Permaculture Courses at La Bruguera in November

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We were fortunate to host Rico Zook for a month here at La Bruguera, in November. Rico has almost three decades of experience working in the permaculture realm and is a fountain of knowledge on all things regenerative design. We met him when Mike did a water course of his at Can Lliure earlier this year (the Catalan centre where 5 of our team have now done Permaculture Design Certificates). During his stay we ran two weekend permaculture courses at La Bruguera based on two fundamentals of any regenerative design: water and soil.

The first weekend we hosted 18 people on the course learning about water’s chemistry, rain/surface/ground water harvesting, water retention earth structures, understanding watersheds, “keypoints and keylines” for energy-free water distribution, ponds and water in a forest-garden design.

Permaculture Water course at La Bruguera
Rico Zook teaching the students about watersheds

The first day was the conceptual foundation of the course, and had us learning the basics in the classroom, and on day 2 we got out into the forest garden at La Bruguera and began applying what we had learned in “hands-on” ways. We learned several “appropriate technologies”, for working with topography and finding level, without the need for any complex or expensive technology, as well as playing a nifty role-playing game to understand system dynamics.

Rico demonstrating how to find level with an A-Frame

The second workshop we hosted a week later was on soil, again attracting another 18 or so people over the two days (some of the same as the water course, some new folk). We followed the same format of one day of conceptual work, and the second day practical work in the garden. Rico took us through the fundamentals of soil, the components which make up soil (air, water, organic matter, micro-organisms, minerals), the cycle by which soil is created and utilised, compost, vermi-compost (compost using a colony of worms), and the harvesting and use of indigenous microorganisms (IMOs).

harvesting indigenous microorganisms
Rico unearthing some IMO cultures we pre-prepared, to show the students

On the second day we looked closer at IMOs, getting to see some pre “made” IMO capturing technology, and their harvest. Indigenous microorganisms is another way of saying “local” micro-organisms.  These microscopic critters are invisible as individuals to the naked eye, but we “attracted” them in bulk to our pre-cooked rice, which we buried in bamboo pods, with only a tiny slice on each side to keep macro-organisms (like bugs) out.  Check out how colourful they are!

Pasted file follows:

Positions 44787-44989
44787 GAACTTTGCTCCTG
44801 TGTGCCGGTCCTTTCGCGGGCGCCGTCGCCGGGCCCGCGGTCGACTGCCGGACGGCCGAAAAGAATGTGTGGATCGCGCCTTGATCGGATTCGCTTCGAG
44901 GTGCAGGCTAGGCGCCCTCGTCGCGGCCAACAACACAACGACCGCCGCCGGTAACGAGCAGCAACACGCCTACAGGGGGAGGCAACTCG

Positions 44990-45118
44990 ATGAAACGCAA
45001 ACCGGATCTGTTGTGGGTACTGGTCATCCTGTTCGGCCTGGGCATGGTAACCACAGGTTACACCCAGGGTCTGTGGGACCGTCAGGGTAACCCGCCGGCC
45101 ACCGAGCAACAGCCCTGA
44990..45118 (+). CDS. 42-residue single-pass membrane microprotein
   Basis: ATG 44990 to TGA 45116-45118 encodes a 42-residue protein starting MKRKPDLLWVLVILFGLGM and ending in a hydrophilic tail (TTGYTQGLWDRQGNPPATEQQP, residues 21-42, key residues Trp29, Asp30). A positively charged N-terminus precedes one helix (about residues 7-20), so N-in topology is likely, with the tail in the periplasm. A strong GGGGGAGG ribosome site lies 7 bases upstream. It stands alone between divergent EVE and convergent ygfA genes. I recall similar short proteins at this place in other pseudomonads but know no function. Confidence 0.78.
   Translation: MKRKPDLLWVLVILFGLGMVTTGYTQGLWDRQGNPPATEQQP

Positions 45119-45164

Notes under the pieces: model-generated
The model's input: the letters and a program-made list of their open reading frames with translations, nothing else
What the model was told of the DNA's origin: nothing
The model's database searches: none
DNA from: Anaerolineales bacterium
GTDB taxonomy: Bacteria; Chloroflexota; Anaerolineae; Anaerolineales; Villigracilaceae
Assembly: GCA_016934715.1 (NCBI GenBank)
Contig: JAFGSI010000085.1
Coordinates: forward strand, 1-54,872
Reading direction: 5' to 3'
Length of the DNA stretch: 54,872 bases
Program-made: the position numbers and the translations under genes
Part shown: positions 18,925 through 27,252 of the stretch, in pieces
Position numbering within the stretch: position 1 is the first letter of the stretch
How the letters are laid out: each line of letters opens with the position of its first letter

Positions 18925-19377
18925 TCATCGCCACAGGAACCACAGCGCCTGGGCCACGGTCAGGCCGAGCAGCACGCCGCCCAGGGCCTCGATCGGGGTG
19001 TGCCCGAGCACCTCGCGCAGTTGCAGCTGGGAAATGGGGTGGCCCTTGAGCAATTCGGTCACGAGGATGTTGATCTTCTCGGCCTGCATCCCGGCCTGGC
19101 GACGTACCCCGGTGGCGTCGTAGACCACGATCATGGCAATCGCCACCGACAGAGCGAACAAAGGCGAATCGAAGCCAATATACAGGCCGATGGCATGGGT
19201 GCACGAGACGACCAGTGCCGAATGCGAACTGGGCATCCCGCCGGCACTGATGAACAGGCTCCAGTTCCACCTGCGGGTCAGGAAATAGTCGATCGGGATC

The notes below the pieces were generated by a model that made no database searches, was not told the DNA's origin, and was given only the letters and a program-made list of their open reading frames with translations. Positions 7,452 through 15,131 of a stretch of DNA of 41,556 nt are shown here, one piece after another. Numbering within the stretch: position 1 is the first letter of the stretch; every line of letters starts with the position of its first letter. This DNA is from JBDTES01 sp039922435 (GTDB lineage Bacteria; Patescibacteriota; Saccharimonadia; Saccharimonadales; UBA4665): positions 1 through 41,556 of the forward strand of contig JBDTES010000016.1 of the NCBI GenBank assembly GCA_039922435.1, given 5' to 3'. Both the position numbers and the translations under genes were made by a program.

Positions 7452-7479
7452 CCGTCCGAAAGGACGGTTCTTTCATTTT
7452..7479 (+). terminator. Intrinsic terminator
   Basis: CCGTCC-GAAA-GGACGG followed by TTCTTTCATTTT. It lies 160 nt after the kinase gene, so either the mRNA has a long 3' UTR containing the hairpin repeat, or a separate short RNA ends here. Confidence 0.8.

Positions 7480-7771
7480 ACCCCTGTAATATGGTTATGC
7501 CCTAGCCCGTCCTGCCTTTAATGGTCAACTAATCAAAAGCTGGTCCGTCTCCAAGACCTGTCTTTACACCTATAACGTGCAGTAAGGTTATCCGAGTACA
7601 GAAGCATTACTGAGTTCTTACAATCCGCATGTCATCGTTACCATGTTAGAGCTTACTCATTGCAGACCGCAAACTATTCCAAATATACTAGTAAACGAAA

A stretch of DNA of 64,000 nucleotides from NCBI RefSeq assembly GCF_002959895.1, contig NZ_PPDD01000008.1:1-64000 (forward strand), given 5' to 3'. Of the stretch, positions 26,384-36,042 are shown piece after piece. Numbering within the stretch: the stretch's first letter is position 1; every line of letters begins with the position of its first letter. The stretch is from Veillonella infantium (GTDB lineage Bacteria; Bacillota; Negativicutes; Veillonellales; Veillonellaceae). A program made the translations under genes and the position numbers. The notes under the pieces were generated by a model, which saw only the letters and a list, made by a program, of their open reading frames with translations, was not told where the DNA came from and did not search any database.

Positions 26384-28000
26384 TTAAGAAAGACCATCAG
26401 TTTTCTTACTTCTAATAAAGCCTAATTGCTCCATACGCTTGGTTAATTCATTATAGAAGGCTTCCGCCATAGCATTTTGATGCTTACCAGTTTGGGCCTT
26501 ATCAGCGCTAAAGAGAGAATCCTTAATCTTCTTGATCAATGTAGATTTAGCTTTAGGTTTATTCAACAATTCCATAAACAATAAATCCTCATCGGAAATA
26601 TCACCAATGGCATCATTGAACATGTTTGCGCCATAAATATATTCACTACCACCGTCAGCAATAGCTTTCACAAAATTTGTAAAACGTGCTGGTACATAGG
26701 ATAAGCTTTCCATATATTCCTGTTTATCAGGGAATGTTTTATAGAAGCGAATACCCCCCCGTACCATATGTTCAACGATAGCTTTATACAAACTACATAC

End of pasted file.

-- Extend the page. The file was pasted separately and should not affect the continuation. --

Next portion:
indigenous microorganisms cultured in rice
The colourful range of different micro-organisms who colonised the rice over the course of 2 weeks underground

We then cultured our IMOs, providing them with loads of food (unrefined sugar in the form of “miel de caña” in this case. They duly multiplied, and we were able to deploy them as a foliar (leaf) spray to strengthen our plants, fight off nasties, in full knowledge that these are perfectly well-adapted organisms to our soil and water conditions (because they came from our soil to begin with).  They can also be added to compost piles to speed up the composting process, and even – get this – put in a drain that is blocked by organic matter to chew through the blockage!  

compost tea making
Lining up a range of ingredients to make a “compost tea” – a nutritious concentrated liquid feed for plants

Being able to host these workshops on permaculture at La Bruguera was such a pleasure, and we’re so pleased they went down so well. Next year we’ll likely be hosting a week-long Introduction to Permaculture Course, a Planet Positive Living course for people looking to take easy steps to lower their environmental impact, among other courses and workshops, so keep your eyes open for those to be announced! If you’re in the market for a space to host a workshop, please do get in touch

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